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  • Friday, July 19, 2019
    The Equal Employment Opportunity Commission’s (EEOC) web-based portal for the collection of newly required pay and hours-worked data is now live, but many employers that are supposed to file the reports may still have trouble meeting the September 30 deadline.
  • By Emily McAuliffe, Chief Marketing Officer, Further
    Today, more employers than ever offer their employees a consumer-driven health plan with a health savings account (HSA) as part of their benefits package. And to help build employee adoption and engagement, HR managers are constantly challenged to come up with educational tactics.
  • Tuesday, July 16, 2019

    Mark Adams & Maggie Spell
    Back in March, a federal judge in Washington, D.C., set off a firestorm in the employer community when she reinstated the so-called EEO-1 Component 2 pay data reporting rule. The rule was implemented by the Equal Employment Opportunity Commission (EEOC) during the final year of the Obama administration, but just before it was to take effect in 2017, it was delayed indefinitely by the Trump administration. From the early reports about the judge’s ruling, you would have thought the sky was falling.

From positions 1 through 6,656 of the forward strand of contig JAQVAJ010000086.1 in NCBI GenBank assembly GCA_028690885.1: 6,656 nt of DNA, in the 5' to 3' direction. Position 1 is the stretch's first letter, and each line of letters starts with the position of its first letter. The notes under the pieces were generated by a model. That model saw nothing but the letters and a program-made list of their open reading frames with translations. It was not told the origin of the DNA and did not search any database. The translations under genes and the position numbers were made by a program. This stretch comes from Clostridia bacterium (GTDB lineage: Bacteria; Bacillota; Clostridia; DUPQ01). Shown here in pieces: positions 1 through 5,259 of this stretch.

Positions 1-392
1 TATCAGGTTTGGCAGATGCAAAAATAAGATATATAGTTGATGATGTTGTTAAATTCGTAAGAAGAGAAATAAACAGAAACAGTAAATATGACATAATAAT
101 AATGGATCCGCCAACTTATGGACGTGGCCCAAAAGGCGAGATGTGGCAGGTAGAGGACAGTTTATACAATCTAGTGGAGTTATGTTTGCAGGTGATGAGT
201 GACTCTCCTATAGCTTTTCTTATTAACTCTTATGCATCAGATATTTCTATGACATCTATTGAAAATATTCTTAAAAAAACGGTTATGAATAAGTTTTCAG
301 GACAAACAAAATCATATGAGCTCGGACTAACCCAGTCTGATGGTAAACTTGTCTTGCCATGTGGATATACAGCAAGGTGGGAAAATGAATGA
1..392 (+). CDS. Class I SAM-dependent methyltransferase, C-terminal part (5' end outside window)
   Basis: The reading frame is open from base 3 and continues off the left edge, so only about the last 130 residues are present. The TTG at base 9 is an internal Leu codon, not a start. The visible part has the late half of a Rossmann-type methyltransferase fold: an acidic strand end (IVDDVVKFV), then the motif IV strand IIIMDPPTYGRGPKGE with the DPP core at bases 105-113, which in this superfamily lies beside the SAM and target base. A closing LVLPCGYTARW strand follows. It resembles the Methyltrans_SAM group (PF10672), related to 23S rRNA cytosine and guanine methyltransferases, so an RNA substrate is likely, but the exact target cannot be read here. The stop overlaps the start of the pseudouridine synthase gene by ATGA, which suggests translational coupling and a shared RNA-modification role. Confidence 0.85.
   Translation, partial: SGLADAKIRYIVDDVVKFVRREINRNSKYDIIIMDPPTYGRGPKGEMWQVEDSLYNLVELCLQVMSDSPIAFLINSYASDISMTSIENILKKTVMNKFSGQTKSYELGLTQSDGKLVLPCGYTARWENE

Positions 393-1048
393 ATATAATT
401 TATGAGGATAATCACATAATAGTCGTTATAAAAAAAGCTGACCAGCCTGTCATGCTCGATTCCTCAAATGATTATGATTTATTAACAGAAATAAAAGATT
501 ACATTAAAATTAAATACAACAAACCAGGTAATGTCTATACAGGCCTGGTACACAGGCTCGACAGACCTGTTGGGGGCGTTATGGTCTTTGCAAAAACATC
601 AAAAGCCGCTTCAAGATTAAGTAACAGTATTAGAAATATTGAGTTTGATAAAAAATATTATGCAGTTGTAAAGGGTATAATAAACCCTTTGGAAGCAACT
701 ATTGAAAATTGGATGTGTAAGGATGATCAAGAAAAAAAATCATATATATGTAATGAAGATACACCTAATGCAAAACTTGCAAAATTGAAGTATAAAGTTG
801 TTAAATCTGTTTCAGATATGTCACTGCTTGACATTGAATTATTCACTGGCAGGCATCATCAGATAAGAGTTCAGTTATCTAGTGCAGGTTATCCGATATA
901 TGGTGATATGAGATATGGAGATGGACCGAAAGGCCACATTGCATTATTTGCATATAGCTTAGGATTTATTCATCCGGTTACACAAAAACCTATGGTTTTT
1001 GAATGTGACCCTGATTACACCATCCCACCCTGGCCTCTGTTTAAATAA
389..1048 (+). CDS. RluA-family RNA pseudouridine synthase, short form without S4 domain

• Monday, July 15, 2019

    by Tammy Binford
    U.S. Department of Labor (DOL) Secretary Alexander Acosta’s announcement that he is leaving his post amid controversy over his role in a lenient plea deal for multimillionaire Jeffrey Epstein is likely to bring a change in tone to the agency.
    View all Overtime News.
  • By Jane Meacham, Contributor
    Total sales of U.S. single-premium defined benefit (DB) pension buyout products soared above $4.7 billion in the first quarter, the highest pension risk transfer (PRT) sales in that period in more than 30 years, according to data from the LIMRA Secure Retirement Institute. That level is more than triple the value of the previous first-quarter record.
  • Friday, July 12, 2019
    By Charles E. McClellan
    After a tortured history, the Equal Employment Opportunity Commission's (EEOC) pay data collection requirements are back—at least for now.
    View all Payroll News.
  • Wednesday, July 10, 2019
    Brendan N. Gooley
    Employers, take heed: Connecticut has increased its minimum wage from $10.10 to $15 an hour. Because the new state wage far exceeds the federal minimum wage, employers must pay the higher state amount to employees.
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